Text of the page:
There’s still time to nominate local icons for Best of D.C.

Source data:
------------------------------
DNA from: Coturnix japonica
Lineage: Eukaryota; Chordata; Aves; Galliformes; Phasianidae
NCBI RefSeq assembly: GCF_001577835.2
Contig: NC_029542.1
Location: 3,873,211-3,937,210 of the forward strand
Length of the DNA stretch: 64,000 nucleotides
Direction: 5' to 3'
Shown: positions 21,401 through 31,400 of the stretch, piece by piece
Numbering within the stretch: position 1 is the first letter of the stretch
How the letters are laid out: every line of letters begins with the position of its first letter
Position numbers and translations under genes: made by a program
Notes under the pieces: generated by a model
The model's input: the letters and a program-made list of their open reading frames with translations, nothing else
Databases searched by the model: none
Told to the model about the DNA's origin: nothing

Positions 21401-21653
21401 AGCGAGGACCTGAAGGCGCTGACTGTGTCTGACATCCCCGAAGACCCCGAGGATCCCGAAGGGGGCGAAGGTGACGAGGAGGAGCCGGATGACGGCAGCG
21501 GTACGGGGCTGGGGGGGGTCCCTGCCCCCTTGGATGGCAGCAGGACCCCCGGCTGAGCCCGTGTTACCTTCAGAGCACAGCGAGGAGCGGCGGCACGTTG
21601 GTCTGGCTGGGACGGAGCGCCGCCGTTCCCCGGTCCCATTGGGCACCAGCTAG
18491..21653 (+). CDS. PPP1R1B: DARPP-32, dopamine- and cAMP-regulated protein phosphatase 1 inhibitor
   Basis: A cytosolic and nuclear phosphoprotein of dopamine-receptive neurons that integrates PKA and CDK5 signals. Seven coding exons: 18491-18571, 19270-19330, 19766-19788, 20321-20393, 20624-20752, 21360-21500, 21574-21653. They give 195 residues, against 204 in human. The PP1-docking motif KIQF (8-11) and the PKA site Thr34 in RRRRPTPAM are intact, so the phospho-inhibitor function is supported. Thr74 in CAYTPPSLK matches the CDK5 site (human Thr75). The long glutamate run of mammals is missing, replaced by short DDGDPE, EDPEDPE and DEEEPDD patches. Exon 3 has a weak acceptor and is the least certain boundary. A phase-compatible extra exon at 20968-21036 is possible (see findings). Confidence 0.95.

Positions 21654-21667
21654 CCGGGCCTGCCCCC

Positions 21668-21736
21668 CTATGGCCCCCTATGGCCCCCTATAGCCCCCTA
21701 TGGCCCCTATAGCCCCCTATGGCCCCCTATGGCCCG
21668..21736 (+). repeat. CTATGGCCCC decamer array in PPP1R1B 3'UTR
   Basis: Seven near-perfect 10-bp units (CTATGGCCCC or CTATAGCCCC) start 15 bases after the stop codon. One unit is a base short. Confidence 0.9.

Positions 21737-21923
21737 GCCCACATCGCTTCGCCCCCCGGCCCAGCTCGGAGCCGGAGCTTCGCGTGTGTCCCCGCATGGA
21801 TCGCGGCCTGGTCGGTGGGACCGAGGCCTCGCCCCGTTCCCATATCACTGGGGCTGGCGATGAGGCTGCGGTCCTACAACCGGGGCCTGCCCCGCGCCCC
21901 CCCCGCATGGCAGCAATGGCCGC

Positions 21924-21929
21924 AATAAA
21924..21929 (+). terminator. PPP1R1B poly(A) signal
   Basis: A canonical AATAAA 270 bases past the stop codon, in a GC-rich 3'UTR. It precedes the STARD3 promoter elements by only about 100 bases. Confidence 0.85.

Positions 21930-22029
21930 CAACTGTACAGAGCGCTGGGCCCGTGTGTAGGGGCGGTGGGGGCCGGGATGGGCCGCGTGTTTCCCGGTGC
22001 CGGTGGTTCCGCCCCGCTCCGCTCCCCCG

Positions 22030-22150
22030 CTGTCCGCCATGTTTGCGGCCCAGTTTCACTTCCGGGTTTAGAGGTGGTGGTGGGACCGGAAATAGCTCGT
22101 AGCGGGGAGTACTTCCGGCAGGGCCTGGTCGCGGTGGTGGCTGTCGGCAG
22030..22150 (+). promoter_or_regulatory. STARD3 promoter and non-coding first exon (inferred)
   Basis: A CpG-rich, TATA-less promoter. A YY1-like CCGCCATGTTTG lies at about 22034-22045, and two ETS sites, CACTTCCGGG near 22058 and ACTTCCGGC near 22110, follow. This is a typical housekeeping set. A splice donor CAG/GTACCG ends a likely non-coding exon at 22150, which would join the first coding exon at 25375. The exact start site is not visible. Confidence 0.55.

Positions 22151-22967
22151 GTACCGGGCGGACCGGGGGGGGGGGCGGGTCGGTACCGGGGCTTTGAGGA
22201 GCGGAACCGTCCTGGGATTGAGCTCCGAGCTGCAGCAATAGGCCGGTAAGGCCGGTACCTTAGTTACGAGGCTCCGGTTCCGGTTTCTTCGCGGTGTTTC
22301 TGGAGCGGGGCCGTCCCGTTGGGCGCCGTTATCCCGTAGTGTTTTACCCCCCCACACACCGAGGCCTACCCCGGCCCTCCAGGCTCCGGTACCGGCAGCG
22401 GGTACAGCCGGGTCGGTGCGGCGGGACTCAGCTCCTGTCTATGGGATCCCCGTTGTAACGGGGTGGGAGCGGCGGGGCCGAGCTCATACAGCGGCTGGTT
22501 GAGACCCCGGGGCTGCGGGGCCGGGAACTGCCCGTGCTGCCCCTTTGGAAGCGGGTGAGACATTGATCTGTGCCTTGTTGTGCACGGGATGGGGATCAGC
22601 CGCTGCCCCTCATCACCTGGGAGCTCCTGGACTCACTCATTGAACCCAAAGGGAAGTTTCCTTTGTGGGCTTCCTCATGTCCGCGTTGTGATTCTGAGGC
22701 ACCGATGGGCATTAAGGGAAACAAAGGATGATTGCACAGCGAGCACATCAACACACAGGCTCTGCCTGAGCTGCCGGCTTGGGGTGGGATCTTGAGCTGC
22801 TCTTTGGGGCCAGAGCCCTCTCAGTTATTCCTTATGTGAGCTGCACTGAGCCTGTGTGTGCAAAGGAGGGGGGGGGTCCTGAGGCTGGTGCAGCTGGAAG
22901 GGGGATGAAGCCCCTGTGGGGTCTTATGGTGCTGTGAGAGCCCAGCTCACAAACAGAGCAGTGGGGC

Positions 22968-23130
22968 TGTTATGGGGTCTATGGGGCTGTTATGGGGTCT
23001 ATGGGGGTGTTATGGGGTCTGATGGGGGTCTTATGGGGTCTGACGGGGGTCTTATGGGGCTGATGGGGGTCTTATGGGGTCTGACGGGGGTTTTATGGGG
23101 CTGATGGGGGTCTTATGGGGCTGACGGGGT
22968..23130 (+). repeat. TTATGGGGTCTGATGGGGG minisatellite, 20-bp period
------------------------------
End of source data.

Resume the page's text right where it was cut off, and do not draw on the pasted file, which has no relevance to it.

Fewer felons are bunking at District halfway houses these days, and Charles Reynolds, president of Washington Halfway Homes, blames the Enron scandal. In December, U.S. Attorney General John Ashcroft cracked down on corporate criminals by mandating that felons, including white-collar offenders, spend less time in halfway houses and more time in prison. Ashcroft further ordered that federal inmatesincluding all D.C. felonscan’t go to halfway houses until they are down to 10 percent of their sentence, not to exceed six months. That’s ruining business, Reynolds complains. Federal Bureau of Prisons spokesperson Tracy Billingsley confirms the trend: “The [Justice Department] directive has impacted the number of halfway-house beds…that are filled.” The population of Washington Halfway Homes, which serves women, is down by 50 percent, and Reynolds has temporarily shut one of its two for-profit facilities. At Hope Village, the city’s largest halfway house for men, two of six buildings also sit empty. Annys Shin